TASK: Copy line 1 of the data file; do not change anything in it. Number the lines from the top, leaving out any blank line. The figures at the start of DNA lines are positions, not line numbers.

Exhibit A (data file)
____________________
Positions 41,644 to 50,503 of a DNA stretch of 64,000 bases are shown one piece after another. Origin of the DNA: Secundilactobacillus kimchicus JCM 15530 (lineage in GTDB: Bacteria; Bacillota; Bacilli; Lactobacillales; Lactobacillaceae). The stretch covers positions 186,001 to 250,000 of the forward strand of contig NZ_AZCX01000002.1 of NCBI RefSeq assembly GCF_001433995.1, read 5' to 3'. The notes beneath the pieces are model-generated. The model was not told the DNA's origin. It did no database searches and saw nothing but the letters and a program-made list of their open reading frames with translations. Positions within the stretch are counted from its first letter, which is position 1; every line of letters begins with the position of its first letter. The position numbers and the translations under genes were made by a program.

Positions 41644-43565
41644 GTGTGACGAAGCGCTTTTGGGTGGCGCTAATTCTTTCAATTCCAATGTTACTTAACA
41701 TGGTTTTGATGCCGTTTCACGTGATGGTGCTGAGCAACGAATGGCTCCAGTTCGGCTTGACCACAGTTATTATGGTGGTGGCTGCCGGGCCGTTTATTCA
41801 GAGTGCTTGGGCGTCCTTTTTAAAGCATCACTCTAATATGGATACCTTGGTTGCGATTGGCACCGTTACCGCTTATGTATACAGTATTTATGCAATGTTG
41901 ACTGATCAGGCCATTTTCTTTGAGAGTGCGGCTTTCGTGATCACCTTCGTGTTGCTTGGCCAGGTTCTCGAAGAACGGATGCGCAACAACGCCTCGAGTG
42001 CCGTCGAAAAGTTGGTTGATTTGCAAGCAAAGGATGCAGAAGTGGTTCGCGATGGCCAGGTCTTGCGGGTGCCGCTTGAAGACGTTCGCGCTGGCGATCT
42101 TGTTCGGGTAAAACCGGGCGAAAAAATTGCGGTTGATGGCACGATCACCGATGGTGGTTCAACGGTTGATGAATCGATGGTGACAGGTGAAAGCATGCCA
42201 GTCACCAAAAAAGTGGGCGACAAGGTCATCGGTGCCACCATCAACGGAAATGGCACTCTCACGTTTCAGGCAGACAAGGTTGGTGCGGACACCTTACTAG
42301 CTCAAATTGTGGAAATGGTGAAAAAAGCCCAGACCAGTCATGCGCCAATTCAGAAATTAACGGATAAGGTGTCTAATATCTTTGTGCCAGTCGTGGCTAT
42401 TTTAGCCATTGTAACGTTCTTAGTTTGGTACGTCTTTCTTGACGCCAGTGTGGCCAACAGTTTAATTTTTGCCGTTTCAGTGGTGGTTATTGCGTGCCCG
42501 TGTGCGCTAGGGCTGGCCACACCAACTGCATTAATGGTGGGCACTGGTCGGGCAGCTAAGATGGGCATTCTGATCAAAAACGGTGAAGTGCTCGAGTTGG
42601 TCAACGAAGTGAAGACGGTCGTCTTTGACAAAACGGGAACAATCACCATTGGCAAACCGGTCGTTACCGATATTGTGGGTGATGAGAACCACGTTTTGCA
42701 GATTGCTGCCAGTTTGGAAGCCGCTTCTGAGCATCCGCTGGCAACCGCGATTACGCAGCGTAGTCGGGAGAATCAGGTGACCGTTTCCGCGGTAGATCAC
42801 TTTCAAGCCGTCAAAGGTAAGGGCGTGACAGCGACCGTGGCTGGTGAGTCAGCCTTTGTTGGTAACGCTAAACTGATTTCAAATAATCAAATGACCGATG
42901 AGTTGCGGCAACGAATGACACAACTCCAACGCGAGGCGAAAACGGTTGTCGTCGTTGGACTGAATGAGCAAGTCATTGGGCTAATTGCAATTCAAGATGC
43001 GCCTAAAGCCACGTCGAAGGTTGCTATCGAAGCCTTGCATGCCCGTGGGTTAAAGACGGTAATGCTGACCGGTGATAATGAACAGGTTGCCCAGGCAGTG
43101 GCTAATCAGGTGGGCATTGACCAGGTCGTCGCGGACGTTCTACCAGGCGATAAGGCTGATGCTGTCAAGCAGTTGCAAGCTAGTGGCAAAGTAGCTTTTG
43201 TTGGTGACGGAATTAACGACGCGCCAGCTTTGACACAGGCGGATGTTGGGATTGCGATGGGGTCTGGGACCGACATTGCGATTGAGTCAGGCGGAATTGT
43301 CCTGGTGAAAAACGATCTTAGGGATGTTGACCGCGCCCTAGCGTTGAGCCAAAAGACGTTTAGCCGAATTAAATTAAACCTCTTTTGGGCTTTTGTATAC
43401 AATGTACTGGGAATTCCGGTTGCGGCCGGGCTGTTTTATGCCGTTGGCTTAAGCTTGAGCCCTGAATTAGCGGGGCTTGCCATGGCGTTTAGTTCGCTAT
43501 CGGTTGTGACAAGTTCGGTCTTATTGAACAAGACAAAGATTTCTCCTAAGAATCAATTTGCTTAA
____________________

Positions 41,644 to 50,503 of a DNA stretch of 64,000 bases are shown one piece after another. Origin of the DNA: Secundilactobacillus kimchicus JCM 15530 (lineage in GTDB: Bacteria; Bacillota; Bacilli; Lactobacillales; Lactobacillaceae). The stretch covers positions 186,001 to 250,000 of the forward strand of contig NZ_AZCX01000002.1 of NCBI RefSeq assembly GCF_001433995.1, read 5' to 3'. The notes beneath the pieces are model-generated. The model was not told the DNA's origin. It did no database searches and saw nothing but the letters and a program-made list of their open reading frames with translations. Positions within the stretch are counted from its first letter, which is position 1; every line of letters begins with the position of its first letter. The position numbers and the translations under genes were made by a program.